Slovenia in favor of integrating gender perspective into the OSCE's politico-military dimension
Statement by Ambassador Andrej Benedejčič, Permanent Representative of the Republic of Slovenia, on "The Role of Women in Conflict Resolution" at the 826th Meeting of the OSCE Forum for Security Co-operation, Vienna, 20 July 2016
I would like to welcome the Minister of State and the Prime Minister's Special Representative, The Right Honorable Baroness Anelay, at today's meeting of the FSC. I would also like to use this opportunity to thank her for moderating the panel on ending sexual violence in conflict at last year's Bled Strategic Forum in Slovenia.
My country fully subscribes to the statement delivered on behalf of the European Union. In addition, I would like to make a few remarks in my capacity as the new Chair of the OSCE MenEngage Network. I agree with the noble Baroness that promoting women's participation in conflict resolution and in political life more broadly is the right thing to do for the society at large. In fact, in Slovenia we have been able to observe in practice, especially with KFOR in Kosovo and with ISAF in Afghanistan, that increasing the number of women in crisis management processes and peacekeeping missions leads to better quality of mediation. We have also witnessed the important contribution that women make to our defense system as a whole. Throughout the past decade, the percentage of female members of the Slovenian Armed Forces has remained between 15% and 16%, making it one of the top-ranking militaries in terms of female representation in its ranks. I am also happy to report that, as of last year, the Slovenian Ministry of Defense is once again headed by a woman.
I share the view of the noble Baroness that UNSCR 1325 issues should feature prominently throughout OSCE decision making and that there needs to be focus on an exchange of best practices to help promote their implementation. I would therefore like to inform you that I intend to invite to Vienna the Senior Officer for Equal Opportunities from our General Staff with a view to raising the awareness of the importance of gender mainstreaming in the security sector. She is not only active within the Slovenian Armed Forces, but also in our neighborhood. Last year, for example, she carried out trainings in the field of gender equality for the leading representatives of the Montenegrin Ministry of Defense and the Army of Montenegro. Her experiences should be therefore interesting for all of us.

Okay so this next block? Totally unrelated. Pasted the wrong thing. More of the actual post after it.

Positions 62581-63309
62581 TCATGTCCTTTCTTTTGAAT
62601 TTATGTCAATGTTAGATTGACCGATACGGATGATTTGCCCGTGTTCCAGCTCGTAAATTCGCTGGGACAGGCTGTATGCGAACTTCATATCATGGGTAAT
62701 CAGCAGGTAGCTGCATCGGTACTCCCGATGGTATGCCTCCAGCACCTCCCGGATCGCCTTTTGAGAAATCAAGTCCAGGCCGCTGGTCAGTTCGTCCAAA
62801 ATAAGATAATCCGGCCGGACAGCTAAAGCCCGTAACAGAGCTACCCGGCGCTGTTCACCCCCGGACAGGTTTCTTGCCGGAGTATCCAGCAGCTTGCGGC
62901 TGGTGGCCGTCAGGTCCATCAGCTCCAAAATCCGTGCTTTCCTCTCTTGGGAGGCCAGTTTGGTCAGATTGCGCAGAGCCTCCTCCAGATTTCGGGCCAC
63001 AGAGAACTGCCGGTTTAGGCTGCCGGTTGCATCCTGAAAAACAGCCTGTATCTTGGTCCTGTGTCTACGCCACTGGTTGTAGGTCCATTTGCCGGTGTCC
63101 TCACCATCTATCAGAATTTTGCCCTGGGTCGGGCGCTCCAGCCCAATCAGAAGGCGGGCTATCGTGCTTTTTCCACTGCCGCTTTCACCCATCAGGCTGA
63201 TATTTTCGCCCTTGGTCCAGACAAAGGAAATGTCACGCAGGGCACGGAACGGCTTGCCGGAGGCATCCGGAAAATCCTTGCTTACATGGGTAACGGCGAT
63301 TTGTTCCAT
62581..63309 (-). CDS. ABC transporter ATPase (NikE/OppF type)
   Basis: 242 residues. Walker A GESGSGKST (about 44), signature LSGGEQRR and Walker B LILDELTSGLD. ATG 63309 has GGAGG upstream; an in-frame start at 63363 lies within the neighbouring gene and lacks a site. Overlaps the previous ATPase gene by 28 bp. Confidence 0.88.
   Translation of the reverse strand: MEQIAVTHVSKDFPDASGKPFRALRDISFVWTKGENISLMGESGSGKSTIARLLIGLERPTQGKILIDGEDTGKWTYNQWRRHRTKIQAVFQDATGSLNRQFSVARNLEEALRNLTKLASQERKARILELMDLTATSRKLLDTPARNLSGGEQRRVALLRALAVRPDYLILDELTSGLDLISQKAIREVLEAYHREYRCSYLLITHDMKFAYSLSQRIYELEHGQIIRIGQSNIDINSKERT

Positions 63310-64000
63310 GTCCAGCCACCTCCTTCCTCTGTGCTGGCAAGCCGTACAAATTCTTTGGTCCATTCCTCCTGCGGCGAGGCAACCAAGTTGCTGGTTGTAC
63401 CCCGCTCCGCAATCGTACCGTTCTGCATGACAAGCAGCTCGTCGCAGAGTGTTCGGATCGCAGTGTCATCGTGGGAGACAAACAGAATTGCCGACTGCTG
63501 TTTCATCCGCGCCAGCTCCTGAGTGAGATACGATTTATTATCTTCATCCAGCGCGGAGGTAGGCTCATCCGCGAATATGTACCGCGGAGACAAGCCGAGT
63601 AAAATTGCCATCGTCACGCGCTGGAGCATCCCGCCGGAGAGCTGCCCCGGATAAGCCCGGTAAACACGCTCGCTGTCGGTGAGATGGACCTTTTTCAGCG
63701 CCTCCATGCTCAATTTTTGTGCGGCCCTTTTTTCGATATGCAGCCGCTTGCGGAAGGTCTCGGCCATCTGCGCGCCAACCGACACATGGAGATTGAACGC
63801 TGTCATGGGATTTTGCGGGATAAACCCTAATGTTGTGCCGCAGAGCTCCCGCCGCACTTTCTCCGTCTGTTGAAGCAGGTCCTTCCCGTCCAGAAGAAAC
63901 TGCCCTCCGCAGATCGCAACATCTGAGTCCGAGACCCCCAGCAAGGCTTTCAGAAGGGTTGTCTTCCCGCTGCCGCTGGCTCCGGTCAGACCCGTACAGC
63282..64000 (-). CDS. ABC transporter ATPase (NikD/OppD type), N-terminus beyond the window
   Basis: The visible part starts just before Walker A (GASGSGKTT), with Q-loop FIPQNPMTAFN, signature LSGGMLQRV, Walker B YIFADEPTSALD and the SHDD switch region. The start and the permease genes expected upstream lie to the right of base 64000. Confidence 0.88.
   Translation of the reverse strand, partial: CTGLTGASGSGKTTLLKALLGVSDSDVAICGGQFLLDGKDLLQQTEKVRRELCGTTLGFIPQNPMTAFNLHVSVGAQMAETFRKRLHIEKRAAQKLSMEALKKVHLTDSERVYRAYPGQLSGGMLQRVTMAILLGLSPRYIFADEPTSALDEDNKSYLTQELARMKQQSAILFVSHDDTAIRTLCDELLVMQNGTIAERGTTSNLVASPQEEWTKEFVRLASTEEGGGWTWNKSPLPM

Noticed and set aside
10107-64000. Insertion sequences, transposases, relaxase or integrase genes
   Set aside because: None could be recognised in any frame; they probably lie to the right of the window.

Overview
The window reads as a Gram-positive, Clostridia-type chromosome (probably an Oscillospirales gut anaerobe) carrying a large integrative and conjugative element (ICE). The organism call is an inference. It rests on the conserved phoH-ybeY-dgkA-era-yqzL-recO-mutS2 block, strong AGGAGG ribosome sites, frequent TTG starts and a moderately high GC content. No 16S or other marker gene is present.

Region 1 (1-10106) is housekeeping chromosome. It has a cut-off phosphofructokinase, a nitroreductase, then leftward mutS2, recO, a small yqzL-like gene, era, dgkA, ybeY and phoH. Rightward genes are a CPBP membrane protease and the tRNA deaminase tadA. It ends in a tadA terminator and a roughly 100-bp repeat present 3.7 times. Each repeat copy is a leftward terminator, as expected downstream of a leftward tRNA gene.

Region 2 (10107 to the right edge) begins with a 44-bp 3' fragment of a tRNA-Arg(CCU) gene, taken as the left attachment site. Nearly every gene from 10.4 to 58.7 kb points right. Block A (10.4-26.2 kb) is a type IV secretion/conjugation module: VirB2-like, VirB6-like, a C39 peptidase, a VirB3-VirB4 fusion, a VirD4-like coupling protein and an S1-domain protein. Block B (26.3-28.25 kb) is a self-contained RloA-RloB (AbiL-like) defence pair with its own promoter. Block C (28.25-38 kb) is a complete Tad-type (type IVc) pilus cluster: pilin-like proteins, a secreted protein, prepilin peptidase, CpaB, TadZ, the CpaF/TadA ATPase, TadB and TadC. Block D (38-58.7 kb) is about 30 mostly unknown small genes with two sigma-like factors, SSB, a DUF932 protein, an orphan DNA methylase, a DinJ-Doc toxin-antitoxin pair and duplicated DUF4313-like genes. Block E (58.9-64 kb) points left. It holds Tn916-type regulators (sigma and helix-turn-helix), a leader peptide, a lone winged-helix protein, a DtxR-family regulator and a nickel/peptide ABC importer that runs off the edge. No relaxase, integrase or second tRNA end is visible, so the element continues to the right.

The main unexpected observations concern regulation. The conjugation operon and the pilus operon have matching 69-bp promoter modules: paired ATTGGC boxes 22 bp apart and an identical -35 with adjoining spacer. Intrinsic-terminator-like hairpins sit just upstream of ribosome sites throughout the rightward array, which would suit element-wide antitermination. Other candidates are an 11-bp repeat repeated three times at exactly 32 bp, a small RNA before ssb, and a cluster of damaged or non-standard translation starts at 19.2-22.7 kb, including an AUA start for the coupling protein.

Before concluding, I would like to underline the importance that my authorities attach to integrating the gender perspective into all OSCE dimensions and to reiterate Slovenia's support for the development of an OSCE-Wide Action Plan on Women, Peace and Security. In this connection, let me point out that promoting the role of women in conflict resolution and strengthening the efforts for their protection in conflict situations is one of the goals of the new Slovenian National Program on Equal Opportunities for Women and Men for the period 2015–2020.
Finally, I would like to commend the Polish FSC Chairmanship for convening this Security Dialogue, which represents an important contribution in the efforts to integrate gender perspective into the OSCE's politico-military dimension.